Finland, Finns, FinnishPosted by Sylvie Hendrickx Wed, December 07, 2011 14:18:12
Finnish mulled wine is flavoured with cinnamon
Red wine is Finns’ favoured yuletide tipple. According to
the state-run alcohol monopoly Alko, red wine sales usually increase by 50
percent in the two weeks leading up to Christmas.
The fortnight before December 25 sees more than 1.5 million
litres of red wine taken home from Alko stores, while sales of white and
sparkling wine can be expected to rise by between 70 and 75 percent.
Christmas is also a good time for cognac producers. Sales of
three star VS cognac are three times higher than normal at this time of year,
VSOP cognac sales are expected to be six times greater than usual, and
high-grade XO cognac sales experience a seven-fold increase. Altogether around
200,000 litres of cognac are sold in the run-up to Christmas, and the most
popular grade is VS cognac.
Alko also expects to sell some 580,000 litres of ready-mixed
Finnish mulled wine, or glögi, over the festive season.
From: yle.fi, dd 07/12/2011
Finland, Finns, FinnishPosted by Sylvie Hendrickx Mon, December 05, 2011 17:01:20
closes down for Independence Day
celebrates Independence Day on Tuesday. The public holiday brings changes to
public transport and opening hours.
liquor stores, banks and post offices will keep their doors closed on Tuesday.
Long-distance train services will run on Sunday timetables on Tuesday. For more
information, see the state railways VR website. Local transport also runs
according to Sunday timetables.
traditional Finnish independence day celebrations in Helsinki start with a
torchlit procession of students from Hietaniemi Cemetery to the Senate Square
at 5pm. Similar events are held in other Finnish cities.
President’s Independence day reception will begin at 7pm, with live TV coverage
on YLE TV, radio and online. The reception and students’ procession will cause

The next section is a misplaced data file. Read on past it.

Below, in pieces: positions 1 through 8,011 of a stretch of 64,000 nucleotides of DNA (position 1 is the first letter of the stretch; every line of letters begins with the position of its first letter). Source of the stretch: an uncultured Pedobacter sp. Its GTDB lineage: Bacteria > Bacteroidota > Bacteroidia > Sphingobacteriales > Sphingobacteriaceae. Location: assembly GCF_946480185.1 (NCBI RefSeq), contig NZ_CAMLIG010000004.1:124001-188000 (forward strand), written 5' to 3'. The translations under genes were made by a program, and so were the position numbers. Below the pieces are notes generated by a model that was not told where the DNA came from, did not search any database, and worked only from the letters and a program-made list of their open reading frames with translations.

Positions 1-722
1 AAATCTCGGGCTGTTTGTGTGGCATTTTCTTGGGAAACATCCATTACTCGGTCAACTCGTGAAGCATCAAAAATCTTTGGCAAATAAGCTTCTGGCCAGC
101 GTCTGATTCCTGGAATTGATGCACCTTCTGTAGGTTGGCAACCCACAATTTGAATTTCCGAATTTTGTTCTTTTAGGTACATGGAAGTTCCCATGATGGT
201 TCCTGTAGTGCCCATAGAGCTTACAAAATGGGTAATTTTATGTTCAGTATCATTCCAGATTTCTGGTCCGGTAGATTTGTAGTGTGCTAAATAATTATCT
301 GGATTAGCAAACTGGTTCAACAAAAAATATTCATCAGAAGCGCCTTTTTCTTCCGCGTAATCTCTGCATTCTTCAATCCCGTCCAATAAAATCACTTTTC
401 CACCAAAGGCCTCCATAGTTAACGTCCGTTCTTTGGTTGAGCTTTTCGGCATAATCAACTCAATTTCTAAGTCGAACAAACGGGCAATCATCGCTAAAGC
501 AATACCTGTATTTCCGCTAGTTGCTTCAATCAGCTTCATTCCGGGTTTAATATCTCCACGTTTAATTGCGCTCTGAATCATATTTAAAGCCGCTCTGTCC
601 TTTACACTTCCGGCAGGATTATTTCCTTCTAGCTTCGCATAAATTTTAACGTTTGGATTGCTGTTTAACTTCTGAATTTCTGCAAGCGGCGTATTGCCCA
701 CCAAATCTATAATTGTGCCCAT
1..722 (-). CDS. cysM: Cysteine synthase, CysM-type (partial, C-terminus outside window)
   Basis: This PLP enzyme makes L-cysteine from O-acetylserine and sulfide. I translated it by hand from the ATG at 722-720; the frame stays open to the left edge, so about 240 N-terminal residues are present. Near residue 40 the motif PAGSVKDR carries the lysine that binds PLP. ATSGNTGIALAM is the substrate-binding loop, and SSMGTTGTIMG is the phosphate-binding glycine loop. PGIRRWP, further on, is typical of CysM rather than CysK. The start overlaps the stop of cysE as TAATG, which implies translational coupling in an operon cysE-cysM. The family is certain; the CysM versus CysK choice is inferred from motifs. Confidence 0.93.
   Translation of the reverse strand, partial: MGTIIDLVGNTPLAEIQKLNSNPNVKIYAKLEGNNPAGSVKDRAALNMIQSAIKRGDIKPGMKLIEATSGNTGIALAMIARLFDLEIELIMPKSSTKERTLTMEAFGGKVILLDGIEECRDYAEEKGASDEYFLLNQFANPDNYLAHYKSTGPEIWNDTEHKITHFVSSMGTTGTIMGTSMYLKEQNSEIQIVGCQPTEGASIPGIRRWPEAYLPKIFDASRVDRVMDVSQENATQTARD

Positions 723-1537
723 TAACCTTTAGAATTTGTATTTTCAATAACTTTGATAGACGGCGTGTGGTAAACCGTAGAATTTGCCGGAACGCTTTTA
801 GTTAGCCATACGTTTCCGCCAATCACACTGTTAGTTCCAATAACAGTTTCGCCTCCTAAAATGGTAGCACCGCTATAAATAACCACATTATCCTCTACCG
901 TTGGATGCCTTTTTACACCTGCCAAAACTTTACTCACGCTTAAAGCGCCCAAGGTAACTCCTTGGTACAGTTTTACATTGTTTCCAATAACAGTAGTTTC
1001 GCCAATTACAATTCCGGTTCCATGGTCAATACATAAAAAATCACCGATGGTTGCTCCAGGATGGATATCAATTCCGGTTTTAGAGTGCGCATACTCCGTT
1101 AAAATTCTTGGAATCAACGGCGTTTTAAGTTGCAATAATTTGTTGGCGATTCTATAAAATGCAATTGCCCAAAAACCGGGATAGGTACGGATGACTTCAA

disruption to traffic from around 6pm in central Helsinki.
parliament declared independence on 6 December 1917. Before that, the country
had been part of Sweden, and later became a Grand Duchy in the Russian empire.
From: yle.fi, dd 05/12/2011
Tourism (pics:stvillinger.be)Posted by Sylvie Hendrickx Sun, December 04, 2011 22:52:21
IX founded the city of Oulu in 1605 in the mouth of the Oulu River. The Oulu
River delta is an ancient trading centre. From a city of tar and salmon engaged
in international trade, Oulu has developed into a competence centre of 141.000
residents, well-known within high-tech circles all over the world.
from around the world find Oulu in numbers increasing each year. Oulu is easy
to reach from the big centres of Europe. This, together with the busy airport
in Oulunsalo, has made Oulu an excellent choice for holidays and conferences.
The Four Seasons
indeed easy to reach Oulu any time of year. Bright, warm summers and cold,
snow-rich winters are both present in the cycle of seasons. Versatile shopping,
cultural and restaurant services guarantee unforgettable experiences for
travellers. Oulu hosts events throughout the year. Especially the summer is a
time for numerous interesting events - such as Reindeer Feria and Air Guitar
World Championships - that spice up the wide selection of events Oulu has to
Experiences for Kids
plenty to do and experience for visitors of all ages, including the youngest
ones in the family. For instance Science Centre Tietomaa, the Vauhtipuisto
speed park, the Oulun Eden spa and the wonderful Nallikari beach will be warmly
remembered by the smallest travellers too. Thanks to the wide Oulu region,
nature experiences are close to you.
Tourism (pics:stvillinger.be)Posted by Sylvie Hendrickx Sun, December 04, 2011 22:49:44
Turku is a
fascinating combination of both old and new. Turku has everything for the
modern urbanite, but also for tourists interested in the treasures of history.
Turku offers skilled and educated workforce, modern municipal engineering, good
international connections and flexible services for companies and businesses.
Turku is a
city of three institutions of higher education and high technology. In addition
to the University of Turku and the Turku School of Economics and Business, the
city is the home of the country's only Swedish-speaking institute of higher
education, Åbo Akademi. The city can also offer studies at Turku University of
Applied Sciences, Sydväst University of Applied Sciences, Humak University of
Applied Sciences and Diaconia University of Applied Sciences. The city